How our native wildlife copes with winter weather in the mountains

With most of Scotland under a blanket of snow, it made us think about how our native wildlife copes with winter weather.

Wildlife in the winter
Mountain Hare in the Cairngorm National Park

Mountain hares are a fairly regular feature of our upland tours and we don’t always take time to appreciate how well adapted they are to winter weather conditions.  In late Autumn mountain hares grow a thick white winter coat.  The hairs in this are packed far more tightly as those on a human head or even a Labrador retriever.  This dense coat helps keep them insulated against the elements.  If you were to look at it closely you would see that is has 3 distinct layers; an undercoat, a pile layer made of slightly longer hairs and finally an outer layer of long guard hairs.  It is the middle pile hairs which change colour, turning from brown to white during winter, camouflaging them from predators.  Other species which we encounter which are well camouflaged in winter are stoats, ptarmigan and snow buntings.   Hare also have wide feet which allows them sprint across the top of the snow instead of disappearing into a snow drift!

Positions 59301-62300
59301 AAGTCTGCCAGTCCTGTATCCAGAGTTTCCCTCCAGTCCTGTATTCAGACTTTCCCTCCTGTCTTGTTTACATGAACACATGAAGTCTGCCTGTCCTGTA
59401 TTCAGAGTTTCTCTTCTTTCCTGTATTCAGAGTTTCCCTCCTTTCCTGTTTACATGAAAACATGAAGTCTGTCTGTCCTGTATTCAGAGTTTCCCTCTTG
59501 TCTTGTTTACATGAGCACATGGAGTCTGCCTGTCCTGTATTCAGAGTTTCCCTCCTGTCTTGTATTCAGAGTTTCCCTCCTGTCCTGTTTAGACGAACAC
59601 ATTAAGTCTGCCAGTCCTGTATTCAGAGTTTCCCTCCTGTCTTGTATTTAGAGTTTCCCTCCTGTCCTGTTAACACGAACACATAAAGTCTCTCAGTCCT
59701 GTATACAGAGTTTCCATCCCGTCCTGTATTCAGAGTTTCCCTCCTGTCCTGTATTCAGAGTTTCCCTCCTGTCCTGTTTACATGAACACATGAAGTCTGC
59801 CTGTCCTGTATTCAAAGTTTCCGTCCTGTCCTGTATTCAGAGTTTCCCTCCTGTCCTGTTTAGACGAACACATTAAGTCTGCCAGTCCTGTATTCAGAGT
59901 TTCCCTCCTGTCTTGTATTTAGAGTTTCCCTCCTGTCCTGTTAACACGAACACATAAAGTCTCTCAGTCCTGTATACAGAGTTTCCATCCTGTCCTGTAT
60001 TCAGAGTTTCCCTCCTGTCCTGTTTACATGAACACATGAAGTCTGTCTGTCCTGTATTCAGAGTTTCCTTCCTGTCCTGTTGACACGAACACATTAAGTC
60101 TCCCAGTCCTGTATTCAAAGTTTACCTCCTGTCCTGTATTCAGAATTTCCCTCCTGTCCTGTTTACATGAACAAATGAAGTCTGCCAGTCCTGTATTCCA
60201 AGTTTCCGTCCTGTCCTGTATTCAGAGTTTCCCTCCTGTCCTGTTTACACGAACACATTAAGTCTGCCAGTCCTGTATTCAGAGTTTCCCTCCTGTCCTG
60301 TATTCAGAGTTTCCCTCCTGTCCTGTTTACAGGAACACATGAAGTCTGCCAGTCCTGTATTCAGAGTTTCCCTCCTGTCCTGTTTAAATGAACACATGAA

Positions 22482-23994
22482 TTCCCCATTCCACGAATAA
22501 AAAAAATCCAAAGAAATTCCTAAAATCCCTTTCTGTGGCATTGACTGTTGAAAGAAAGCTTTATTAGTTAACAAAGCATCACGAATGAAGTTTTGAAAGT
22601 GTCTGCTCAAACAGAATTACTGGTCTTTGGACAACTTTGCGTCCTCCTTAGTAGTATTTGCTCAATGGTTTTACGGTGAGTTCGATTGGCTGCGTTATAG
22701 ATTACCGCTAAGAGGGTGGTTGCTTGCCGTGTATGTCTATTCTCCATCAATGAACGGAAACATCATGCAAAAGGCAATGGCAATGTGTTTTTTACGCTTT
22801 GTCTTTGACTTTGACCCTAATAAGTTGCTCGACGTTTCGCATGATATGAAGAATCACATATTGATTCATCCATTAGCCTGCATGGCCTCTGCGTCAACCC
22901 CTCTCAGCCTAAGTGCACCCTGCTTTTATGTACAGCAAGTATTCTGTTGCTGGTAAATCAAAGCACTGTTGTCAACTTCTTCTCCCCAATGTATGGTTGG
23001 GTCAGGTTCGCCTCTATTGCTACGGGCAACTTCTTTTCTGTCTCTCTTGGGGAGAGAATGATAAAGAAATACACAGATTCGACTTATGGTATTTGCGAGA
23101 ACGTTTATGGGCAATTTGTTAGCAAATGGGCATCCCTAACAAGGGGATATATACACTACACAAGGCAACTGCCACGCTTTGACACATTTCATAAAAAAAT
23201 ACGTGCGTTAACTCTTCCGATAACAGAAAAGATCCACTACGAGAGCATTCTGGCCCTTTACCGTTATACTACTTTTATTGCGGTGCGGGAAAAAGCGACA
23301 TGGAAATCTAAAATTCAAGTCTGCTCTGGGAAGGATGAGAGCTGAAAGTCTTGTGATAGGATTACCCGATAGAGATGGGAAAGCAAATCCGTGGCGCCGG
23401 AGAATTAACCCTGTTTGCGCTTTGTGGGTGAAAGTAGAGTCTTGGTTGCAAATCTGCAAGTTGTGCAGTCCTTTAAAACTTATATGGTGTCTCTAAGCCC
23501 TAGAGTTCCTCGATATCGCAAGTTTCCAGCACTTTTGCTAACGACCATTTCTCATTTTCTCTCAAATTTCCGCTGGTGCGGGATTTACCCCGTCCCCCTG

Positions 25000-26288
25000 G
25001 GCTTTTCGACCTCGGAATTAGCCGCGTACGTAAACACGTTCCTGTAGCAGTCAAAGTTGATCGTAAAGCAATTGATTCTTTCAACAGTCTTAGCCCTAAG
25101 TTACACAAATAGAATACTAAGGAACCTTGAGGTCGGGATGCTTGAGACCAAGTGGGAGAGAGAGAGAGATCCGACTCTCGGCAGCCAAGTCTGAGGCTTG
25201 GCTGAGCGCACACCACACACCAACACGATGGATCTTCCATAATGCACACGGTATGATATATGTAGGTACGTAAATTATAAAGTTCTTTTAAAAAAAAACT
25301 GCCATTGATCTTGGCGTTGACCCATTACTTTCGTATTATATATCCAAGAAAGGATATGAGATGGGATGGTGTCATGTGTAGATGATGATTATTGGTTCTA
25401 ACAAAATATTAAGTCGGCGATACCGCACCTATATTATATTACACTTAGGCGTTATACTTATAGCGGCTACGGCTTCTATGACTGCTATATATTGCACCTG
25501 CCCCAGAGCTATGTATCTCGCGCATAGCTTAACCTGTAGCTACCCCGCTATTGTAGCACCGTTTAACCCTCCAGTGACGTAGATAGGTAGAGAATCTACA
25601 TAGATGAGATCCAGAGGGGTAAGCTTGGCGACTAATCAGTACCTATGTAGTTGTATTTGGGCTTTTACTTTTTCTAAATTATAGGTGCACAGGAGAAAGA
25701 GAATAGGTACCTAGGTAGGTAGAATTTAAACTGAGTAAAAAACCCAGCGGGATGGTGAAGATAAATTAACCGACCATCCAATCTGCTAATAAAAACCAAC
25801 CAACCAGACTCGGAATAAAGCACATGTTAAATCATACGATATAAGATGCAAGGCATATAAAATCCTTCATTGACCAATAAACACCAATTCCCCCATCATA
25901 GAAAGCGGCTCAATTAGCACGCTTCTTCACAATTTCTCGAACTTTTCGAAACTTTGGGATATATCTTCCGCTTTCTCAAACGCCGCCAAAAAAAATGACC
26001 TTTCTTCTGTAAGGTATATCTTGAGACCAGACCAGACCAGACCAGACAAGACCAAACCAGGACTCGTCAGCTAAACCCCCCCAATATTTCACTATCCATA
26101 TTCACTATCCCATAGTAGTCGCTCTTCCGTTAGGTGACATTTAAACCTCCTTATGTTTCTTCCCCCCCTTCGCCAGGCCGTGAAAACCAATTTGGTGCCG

Ptarmigan in the Cairngorm National Park
Ptarmigan in the snow


Ptarmigans are another species which we are lucky enough to occasionally spot.  Like the mountain hares, they are superbly well camouflaged and spotting them in the snow can be troublesome.  One of the most amazing things about ptarmigan is that they wear insulated snow boots in winter.  Well, maybe not snow boots but they do grow extra feathers which keep their feet warm and make them wider so they don’t sink into the snow.  This is particularly necessary as they dig through the snow to find the plants they eat underneath.  If you are lucky enough to see one, you will know that they are often found near the summit of hills, with the wind whipping past.  You would think that this would be a very cold and draughty place to spend the night but Ptarmigan have a great way to get out of the weather.  They make mini snow holes which they shimmy in to overnight.  This keeps them safe from the cold.  But what if a fox snuffles past and finds their hole, I hear you ask?  Luckily for them, the snow transmits vibrations well and they can feel predators coming, letting them make a hasty escape.

On reflection, it seems that mountaineers really have learned a few tricks from wildlife; layering up clothes to trap as much warm air in as possible, wearing snow shoes and even building snow holes to get out of the wind!

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